Last week, reports surfaced that Apple (NASDAQ:AAPL) may have to continue relying on frenemy Samsung as its sole supplier for OLED display panels, as LG has run into manufacturing challenges that could potentially threaten its ability to meet the deadline for volume production. Getting another supplier onboard would be critical for Apple to score pricing concessions, pitting multiple suppliers against each other. Apple loses much of that bargaining power if it fails to diversify suppliers for any given component.
It sounds like Apple is making progress at the negotiating table with Samsung.
Negotiating price concessions
DIGITIMES reports that Apple is looking to reduce its unit costs for OLED panels. The high price of those displays, which represents approximately a third of the total bill of materials (BOM), is also a key reason why the iPhone X starts at $1,000. That lofty price tag, in turn, has suppressed demand, since many consumers aren't willing to pay that much for a smartphone. Apple was paying about $110 per panel in 2017, but is attempting to bring that unit cost down to $100, according to the report.
IHS Markit had estimated in November that the OLED panel cost about $110. More recently, Fomalhaut Techno Solutions estimated that Samsung was charging $97 per panel. These differences may sound modest, but keep in mind they're applied over tens of millions of iPhones, so the per-unit costs add up quickly.
Apple is expected to buy upwards of 100 million OLED panels from Samsung this year, of which 25 million would be destined for iPhone X while the remaining 75 million would be for two iPhones with OLED displays that are set to launch later this year. One model will include a 5.8-inch OLED display comparable to iPhone X, with a larger 6.5-inch OLED display in an "iPhone X Plus" model.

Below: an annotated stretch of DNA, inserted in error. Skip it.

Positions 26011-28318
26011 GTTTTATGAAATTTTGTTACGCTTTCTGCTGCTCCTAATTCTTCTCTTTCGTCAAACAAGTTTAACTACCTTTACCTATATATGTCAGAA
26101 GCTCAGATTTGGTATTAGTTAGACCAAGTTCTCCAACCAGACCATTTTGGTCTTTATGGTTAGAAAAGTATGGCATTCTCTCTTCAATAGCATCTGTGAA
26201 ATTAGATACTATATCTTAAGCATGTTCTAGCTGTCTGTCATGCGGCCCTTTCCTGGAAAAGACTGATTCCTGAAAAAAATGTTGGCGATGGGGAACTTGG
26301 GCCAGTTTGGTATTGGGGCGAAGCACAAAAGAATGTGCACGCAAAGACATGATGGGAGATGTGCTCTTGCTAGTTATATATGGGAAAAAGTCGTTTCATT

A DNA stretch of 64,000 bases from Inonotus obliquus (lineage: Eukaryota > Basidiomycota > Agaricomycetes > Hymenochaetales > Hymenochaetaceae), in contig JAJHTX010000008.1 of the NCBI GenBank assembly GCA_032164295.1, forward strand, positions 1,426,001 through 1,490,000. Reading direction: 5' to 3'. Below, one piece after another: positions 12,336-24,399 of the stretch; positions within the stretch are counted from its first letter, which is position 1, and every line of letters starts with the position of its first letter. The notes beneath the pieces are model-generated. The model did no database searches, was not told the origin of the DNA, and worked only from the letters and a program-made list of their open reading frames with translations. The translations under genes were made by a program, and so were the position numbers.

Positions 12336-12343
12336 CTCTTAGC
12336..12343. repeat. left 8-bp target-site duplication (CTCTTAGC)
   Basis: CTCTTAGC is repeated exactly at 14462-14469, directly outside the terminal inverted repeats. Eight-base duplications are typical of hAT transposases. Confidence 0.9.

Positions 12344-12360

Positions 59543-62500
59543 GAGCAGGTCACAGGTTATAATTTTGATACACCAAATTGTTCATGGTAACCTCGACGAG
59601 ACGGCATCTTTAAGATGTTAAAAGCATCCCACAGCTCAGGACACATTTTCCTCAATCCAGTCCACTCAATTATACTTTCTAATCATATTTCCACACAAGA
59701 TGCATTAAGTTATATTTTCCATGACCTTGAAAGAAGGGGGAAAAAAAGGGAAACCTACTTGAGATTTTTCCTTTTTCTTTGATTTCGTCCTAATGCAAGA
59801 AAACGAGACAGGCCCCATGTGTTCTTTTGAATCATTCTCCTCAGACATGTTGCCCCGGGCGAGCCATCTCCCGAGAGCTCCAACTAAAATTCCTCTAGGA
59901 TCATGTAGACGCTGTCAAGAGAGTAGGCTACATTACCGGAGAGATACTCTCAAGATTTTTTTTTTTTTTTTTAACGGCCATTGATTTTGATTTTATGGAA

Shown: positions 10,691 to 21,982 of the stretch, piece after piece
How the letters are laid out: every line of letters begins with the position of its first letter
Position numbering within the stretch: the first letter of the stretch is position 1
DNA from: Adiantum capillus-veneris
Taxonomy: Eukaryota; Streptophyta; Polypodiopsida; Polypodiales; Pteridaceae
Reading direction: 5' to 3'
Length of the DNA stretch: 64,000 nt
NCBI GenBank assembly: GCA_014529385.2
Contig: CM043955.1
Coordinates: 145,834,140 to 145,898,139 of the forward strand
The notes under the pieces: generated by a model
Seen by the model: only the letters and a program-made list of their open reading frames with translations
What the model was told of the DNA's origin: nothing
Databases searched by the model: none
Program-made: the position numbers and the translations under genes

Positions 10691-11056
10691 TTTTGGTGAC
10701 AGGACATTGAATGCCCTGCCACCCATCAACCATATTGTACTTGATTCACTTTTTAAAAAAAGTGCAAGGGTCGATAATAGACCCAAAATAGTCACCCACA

The report also notes that Chinese vendors of OLED panels could be pushing the price down as well, as the industry has been investing billions in ramping up production capacity. Those panel makers will want to move as many units as possible, keeping capacity utilization high and amortizing fixed costs across more units. Keep in mind that it's unlikely that any of these panels would make their way into iPhones, as Apple has extremely high quality requirements and specifications that Chinese vendors probably wouldn't be able to meet. Even LG, one of the most experienced OLED panel makers in the world, is having trouble meeting those requirements.
Perhaps more importantly, it's not clear if Apple would pocket any cost savings it obtains or give those savings to consumers in the form of lower prices. The messaging would be very difficult, since iPhone X buyers may feel like they paid too much last year. However, if a lower price translates into higher unit sales, which it intuitively should, then it could be worth it.